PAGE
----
Pro life begins at Twin Creeks for Windred

 

It might not be his first tournament in the play-for-pay ranks, but for Blake Windred next week’s AVJennings NSW Open will feel like his professional career has really begun. 

 

The New South Welshman will be on home turf as a professional for the first time at Twin Creeks next week, and with a large group of friends and family trekking down from his home town of Newcastle for the event, Windred can’t wait for the championship to begin.

 

 

 

“I would love to have my first win as a pro as my home state open,” Windred said. “My friends will be there. Mum and Dad will be there too.”

 

Twin Creeks is a course Windred clearly enjoys. The 21-year-old has claimed low amateur honours at the last two previous two NSW Open Championships, never finishing outside of the top five.

 

Despite his fledgeling status in the pro ranks, Windred is a definite pick by many pundits to be near the top of the leader board come the final round on Sunday.

 

“It is a course I really do like, It suits my eye, and I think every hole out there is literally a birdie hole.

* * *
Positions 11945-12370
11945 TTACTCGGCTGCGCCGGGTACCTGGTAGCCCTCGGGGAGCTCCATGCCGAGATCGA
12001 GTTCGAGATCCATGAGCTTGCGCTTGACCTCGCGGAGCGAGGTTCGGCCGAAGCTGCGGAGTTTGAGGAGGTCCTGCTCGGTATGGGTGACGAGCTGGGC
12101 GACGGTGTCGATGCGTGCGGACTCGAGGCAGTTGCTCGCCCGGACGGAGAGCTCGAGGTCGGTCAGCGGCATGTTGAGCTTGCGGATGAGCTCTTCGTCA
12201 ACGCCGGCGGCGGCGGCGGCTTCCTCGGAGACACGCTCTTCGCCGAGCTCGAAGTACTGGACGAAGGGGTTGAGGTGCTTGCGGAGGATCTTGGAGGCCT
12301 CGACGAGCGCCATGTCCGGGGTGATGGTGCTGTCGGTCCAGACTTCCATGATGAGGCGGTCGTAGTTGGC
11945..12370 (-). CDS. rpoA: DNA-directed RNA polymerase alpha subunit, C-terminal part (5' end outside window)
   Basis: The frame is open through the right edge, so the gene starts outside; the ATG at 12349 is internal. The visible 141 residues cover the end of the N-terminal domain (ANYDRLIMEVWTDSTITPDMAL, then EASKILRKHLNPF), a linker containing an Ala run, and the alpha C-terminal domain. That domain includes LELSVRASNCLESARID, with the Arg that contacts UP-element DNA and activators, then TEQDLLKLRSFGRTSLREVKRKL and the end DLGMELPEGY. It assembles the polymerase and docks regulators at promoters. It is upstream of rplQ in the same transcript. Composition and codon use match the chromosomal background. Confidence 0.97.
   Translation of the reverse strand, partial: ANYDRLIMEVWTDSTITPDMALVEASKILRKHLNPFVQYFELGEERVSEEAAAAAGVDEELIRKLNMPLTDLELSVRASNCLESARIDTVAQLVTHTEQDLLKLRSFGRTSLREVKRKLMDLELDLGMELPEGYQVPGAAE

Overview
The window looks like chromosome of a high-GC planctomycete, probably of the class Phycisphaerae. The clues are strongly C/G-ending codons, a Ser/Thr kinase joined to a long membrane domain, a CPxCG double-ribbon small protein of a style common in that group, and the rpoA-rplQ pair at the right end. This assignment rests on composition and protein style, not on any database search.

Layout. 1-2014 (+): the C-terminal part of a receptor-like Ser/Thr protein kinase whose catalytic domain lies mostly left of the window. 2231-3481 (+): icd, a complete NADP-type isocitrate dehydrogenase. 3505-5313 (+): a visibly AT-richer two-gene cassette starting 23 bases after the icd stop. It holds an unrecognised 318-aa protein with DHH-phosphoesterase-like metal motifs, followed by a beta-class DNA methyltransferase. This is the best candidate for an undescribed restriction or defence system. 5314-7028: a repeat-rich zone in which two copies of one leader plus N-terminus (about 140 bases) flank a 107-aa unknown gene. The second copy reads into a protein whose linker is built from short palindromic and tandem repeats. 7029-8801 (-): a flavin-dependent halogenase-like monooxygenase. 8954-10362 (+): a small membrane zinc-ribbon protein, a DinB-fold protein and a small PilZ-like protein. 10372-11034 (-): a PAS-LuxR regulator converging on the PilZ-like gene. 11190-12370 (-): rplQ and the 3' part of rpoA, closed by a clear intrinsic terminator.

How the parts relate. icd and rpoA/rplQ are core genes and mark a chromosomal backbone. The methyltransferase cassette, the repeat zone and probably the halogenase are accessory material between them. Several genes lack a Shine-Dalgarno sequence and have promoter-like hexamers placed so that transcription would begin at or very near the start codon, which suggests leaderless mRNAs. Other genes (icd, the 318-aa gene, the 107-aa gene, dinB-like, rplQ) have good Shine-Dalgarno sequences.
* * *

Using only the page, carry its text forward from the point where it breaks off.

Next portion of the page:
“If I can place my tee shots in the right places and give myself plenty of looks, I know I will score well, that’s the Key,” he added.

 

Just six weeks into his professional career, Windred said he is enjoying every minute of the new experience. 

 

A tied 8th finish in at the Western Australia PGA in his first professional event on the ISPS Handa PGA Tour of Australiasia was backed up with a 7th placing at the Victorian PGA Championship in late October. 

 

Tour School Challenge

 

A gruelling two-week test at the European Tour School in Spain followed, and when he claimed low qualifier honours at one of the four stage-two venues, Windred looked like he could be bound for the European tour in 2020.

 

Sadly, It came to nothing for 21-year-old after missing the four-round cut, but he is much wiser for the experience.

 

“The two tournaments before ( tour school) were the best preparation I could have had.

 

“I enjoyed the experience, but it’s pretty daunting. You get a card and a job for next year, or you don’t.

 

“I think I built it up in my head to be much tougher than it actually was.

 

“I realise now you don’t have to play out of your skin to get to the European Tour; You have to play your golf like you know you can.”

 

Despite the setback, Windred hopes to secure some invites on the secondary Challenge Tour in 2020.

 

“I want to be on the European Tour, that’s my goal. It is realising too though there are different pathways to get there these days, but good golf will get you there in the end.”

 

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